Lycopodium clavatum. Muscus terrestris repens. Pes ursinus. Clubmoss. Wolf’s-claw. (Hilly pastures and heaths in Central and Northern Europe, Russian Asia, and North America. Common in Great Britain, especially the North.) N. O. Lycopodiaceae. Trituration of spores. Tincture of spores. Tincture of fresh plant. Etherial tincture of spores (ether dissolves the spore cases).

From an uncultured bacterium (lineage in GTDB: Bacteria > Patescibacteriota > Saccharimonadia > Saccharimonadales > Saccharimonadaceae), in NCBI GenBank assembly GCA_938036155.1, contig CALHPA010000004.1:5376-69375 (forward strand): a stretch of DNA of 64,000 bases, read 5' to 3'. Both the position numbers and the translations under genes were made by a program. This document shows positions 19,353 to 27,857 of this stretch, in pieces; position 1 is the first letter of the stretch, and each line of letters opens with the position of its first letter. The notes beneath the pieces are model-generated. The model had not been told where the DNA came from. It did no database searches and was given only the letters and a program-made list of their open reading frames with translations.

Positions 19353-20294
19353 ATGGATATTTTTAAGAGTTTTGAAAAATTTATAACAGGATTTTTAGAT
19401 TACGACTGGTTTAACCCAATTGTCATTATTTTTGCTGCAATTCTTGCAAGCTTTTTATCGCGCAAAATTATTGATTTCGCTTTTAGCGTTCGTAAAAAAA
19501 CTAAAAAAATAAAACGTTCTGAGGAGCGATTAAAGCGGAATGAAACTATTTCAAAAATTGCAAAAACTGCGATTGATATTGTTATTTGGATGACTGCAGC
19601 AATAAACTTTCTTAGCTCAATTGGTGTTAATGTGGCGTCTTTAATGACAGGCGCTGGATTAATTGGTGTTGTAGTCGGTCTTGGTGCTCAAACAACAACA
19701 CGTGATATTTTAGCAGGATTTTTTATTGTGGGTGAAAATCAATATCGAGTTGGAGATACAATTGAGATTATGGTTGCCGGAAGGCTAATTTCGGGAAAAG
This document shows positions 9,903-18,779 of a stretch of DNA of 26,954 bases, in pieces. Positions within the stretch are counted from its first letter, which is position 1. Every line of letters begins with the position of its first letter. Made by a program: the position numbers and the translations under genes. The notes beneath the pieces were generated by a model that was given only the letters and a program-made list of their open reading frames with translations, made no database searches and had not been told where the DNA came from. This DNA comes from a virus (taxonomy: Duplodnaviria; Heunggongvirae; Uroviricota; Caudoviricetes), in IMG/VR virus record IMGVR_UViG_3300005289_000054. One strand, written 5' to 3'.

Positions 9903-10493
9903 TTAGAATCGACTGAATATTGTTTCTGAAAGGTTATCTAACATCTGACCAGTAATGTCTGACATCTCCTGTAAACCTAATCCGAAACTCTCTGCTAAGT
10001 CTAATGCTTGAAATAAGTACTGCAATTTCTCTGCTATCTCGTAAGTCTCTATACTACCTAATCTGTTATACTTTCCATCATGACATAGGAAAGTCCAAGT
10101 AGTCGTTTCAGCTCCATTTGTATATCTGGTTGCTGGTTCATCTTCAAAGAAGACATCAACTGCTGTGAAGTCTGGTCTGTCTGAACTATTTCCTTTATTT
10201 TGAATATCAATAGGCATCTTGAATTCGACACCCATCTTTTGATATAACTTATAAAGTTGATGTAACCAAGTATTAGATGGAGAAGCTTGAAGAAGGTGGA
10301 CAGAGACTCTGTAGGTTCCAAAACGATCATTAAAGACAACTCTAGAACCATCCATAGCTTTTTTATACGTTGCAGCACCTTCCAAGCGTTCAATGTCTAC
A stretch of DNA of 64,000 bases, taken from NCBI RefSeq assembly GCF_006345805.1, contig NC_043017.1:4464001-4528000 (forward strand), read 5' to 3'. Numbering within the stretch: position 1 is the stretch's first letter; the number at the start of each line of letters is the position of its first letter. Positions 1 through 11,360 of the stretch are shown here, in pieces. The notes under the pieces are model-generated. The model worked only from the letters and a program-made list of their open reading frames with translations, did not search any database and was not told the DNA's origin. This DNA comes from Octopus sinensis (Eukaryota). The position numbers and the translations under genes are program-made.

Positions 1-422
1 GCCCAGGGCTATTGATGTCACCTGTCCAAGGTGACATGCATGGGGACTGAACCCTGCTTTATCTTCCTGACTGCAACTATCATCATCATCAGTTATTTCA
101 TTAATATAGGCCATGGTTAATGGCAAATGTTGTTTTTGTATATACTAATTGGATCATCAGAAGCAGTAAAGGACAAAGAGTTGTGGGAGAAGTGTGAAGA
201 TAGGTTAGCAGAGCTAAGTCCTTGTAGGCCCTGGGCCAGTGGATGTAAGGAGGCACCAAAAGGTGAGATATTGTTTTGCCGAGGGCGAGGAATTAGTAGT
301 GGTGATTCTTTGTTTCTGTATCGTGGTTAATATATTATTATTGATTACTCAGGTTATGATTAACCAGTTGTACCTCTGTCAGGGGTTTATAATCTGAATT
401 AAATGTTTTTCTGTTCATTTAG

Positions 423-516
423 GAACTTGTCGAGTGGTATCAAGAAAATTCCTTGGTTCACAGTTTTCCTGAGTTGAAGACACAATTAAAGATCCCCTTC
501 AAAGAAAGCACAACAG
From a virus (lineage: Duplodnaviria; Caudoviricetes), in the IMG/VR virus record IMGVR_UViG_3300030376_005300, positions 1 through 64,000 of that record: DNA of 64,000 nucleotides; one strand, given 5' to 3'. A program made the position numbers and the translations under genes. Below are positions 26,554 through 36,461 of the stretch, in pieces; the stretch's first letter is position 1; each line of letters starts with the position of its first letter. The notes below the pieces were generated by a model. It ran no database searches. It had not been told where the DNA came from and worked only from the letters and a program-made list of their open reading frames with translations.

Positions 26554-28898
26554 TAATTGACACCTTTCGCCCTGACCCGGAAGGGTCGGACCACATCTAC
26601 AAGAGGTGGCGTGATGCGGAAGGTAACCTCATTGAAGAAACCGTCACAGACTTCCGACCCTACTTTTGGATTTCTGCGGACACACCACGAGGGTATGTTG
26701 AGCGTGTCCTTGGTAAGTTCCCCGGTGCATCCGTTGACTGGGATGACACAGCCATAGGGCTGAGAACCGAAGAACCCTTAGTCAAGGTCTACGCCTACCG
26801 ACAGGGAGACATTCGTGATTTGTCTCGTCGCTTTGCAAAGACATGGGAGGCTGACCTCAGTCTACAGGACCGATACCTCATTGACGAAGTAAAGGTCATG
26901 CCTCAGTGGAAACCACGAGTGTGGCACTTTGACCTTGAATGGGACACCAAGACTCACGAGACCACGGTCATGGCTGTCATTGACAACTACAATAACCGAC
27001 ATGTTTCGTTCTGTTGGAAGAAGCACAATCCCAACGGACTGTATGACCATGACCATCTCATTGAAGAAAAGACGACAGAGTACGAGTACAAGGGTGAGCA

Clinical.-Abdomen, distended. Abortion. Albuminuria. Aneurism. Angina pectoris. Aphasia. Asthma. Axilla, offensive perspiration of. Biliousness. Borborygmi. Bright’s disease. Cancer. Cataract. Constipation. Consumption. Corns. Cough. Cramps. Cystitis. Debility. Diphtheria. Distension. Dropsies. Dysentery. Dysmenorrhoea. Dyspepsia. Ear, eczema behind. Eczema. Ephelis. Epistaxis. Epithelioma. Excoriation. Eye, inflammation of; polypus of canthus. Face, eruption on. Feet, perspiring. Fibroma. Flatulence. Gall-stone colic. Glands, swelling of. Goître. Gout. Gravel. Haematuria. Haemorrhoids. Hair, falling out. Hands, chapped. Heartburn. Heart, diseases of. Hemiopia. Hernia. Hydropericardium. Hypochondriasis. Hysteria. Impotence. Influenza. Intermittents. Intertrigo. Irritation. Labour-pains, abnormal. Lip, cancer of. Liver, derangement of. Liver-spots. Locomotor ataxy. Lungs, affections of. Menstruation, disorders of. Metrorrhagia. Naevus. Nymphomania. Otorrhoea. Panaritium. Paralysis. Paralysis agitans. Peritonitis. Phlegmasia dolens. Physometra. Plica polonica. Pneumonia. Polypus, of eye; of ear; of nose. Proctalgia. Prostatitis. Pylorus, affections of. Quinsy. Renal colic. Rheumatism. Rhagades. Sciatica. Sleep, abnormal. Speech, disordered; stammering. Strains. Sunstroke. Taste, abnormal. Throat, sore. Tongue, coated; cramp in. Typhoid fever. Urine, abnormal. Varicosis. Warts. Water-brash. Whooping-cough. Worms. Yawning.